Office of the Executive Director for Strategy and Corporate Development
Alonso, Carlos, EDGSCD Koechlin, Bertha, Executive Assistant

Finances Department
Gerba, Michael, Chief Finance Officer Alburqueque, Luis, Finance Assistant Arenas, Elena, Projects Analyst Bardalez, Eliana, Regional Accountant Barrantes, Katia, Finance Analyst Copete, Victoria, Finance Analyst Espinoza, Mercedes, Junior Finance Assistant García, Harry, Finance Assistant Lucero, Elisa, Junior Finance Assistant Mendoza, Patricia, Restricted Projects Supervisor Monteverde, Carla, Assistant Accountant Neyra, Gladys, Administrative Assistant Orellana, Sonnia, Cashier Patiño, Milagros, Budget Supervisor Peralta, Eduardo, Restricted Project Accountant Seminario, Karla, Junior Finance Assistant Saavedra, Miguel, General Accountant Sarmiento, Marily, Junior Finance Assistant Tapia, César, Restricted Project Accountant Zambrano, Mamerto, Office Auxiliary Zapata, Susana, Restricted Project Accountant Zuñiga, Carlos, Finance Assistant Zuñiga, Tania, Treasurer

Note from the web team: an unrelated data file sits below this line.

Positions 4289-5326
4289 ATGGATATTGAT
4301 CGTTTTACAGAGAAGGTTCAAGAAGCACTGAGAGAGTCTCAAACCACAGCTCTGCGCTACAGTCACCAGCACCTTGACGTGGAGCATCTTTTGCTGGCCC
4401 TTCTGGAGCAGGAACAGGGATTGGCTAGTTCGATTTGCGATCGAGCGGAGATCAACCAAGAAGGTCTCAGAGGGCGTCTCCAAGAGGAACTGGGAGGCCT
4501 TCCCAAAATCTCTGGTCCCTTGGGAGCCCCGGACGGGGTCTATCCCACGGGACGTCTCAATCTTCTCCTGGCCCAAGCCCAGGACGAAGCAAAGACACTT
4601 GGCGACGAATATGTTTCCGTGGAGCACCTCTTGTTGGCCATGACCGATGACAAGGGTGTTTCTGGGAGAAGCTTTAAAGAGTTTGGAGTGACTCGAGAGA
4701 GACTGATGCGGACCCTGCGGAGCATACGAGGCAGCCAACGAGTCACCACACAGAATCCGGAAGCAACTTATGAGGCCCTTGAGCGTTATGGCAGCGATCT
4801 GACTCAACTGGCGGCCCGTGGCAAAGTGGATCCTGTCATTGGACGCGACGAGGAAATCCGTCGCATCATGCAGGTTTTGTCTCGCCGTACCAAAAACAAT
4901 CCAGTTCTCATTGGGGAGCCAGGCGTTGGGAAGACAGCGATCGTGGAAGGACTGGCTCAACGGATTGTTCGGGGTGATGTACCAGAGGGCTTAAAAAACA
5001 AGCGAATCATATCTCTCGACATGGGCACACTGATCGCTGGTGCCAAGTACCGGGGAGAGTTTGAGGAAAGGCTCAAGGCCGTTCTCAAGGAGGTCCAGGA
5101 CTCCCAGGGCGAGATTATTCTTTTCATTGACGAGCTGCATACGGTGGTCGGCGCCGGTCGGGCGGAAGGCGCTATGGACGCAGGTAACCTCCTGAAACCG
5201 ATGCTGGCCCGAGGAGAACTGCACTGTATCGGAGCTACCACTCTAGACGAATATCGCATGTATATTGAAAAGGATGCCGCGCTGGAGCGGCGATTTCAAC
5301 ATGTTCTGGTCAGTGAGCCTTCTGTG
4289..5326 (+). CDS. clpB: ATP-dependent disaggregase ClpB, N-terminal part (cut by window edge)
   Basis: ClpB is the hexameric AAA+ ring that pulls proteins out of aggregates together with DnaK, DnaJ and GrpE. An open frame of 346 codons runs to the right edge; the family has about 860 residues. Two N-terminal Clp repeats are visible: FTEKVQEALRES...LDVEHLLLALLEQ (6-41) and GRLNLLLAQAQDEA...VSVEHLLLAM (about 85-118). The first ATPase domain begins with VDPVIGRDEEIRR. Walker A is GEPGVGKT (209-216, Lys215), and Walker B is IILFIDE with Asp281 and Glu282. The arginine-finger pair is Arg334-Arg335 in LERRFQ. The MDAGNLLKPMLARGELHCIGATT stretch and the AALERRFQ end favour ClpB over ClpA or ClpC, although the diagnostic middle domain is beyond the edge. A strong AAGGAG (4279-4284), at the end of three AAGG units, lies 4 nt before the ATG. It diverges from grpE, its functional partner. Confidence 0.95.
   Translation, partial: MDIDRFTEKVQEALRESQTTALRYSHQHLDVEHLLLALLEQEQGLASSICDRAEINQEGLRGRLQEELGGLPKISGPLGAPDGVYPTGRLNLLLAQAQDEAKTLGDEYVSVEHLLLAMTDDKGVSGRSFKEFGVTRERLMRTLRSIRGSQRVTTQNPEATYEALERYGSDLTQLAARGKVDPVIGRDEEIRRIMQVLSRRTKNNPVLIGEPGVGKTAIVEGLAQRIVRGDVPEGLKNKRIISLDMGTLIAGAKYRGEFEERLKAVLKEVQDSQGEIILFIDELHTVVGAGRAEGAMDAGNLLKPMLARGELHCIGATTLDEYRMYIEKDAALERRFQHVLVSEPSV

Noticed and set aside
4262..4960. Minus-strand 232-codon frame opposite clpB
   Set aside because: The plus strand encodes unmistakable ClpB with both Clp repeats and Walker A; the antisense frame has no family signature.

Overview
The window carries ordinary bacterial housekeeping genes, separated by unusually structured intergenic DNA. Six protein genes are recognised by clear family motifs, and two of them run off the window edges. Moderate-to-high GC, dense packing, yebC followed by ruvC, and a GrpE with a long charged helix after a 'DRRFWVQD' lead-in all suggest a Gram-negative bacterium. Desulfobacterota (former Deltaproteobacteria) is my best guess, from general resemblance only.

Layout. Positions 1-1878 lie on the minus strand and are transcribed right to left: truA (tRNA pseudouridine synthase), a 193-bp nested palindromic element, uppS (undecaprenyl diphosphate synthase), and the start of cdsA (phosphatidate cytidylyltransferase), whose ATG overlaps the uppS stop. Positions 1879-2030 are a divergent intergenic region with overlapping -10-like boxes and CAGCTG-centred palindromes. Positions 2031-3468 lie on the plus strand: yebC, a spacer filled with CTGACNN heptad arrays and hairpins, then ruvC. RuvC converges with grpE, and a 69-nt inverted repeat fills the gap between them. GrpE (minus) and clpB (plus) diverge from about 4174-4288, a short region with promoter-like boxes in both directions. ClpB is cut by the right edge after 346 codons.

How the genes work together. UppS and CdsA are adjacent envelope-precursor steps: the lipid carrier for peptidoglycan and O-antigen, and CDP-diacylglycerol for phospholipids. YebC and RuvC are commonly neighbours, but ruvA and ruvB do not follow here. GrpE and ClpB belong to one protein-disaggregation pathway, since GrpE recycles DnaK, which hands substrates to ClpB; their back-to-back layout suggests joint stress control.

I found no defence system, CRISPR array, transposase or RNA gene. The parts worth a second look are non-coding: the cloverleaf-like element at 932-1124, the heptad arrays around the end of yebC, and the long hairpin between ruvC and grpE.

Office of the Deputy Executive Director for Strategy and Corporate Development
Perochena, Amalia, DEDSCD Chiscul, Eduardo, Junior Finance Assistant

Office of the Deputy Director General for Research
Donini, Paolo, DDG-Research Monneveux, Philippe, Executive Officer Salinas, Lilia, Executive Assistant

Grants & Contracts
Rodrigo, Michelle, Head Carrillo, Gonzalo, Grants & Contracts Specialist Harrison, Gary, Proposal Manager/Technical Writer Mel, Isabel, Bilingual Secretary Romero, Flor de María, Grants & Contracts Administrator

Communications and Public Awareness Department
Gwinner Valerie, Head Avendaño, Juan Carlos, Exhibits/Display Auxiliary Becker, Jacqueline, Media Specialist Delgado, Ruth, Exhibits/Display Assistant Echeandía, Edda, Multimedia Developer Fernández-Concha, Nini, Graphic Designer Lafosse, Cecilia, Chief Designer Lanatta, María Elena, Departmental Assistant Morales, Anselmo, Graphic Designer

Administration Office
Ferreyra, Eduardo, Head Córdova, Silvia, Executive Assistant Logistics Arellano, Tito, Warehouse Chief Auqui, Filomeno, Purchasing Assistant Cárdenas, Bryan, Purchasing Assistant Dueñas, Javier, General Services Assistant Ganoza, Ximena, Procurement Supervisor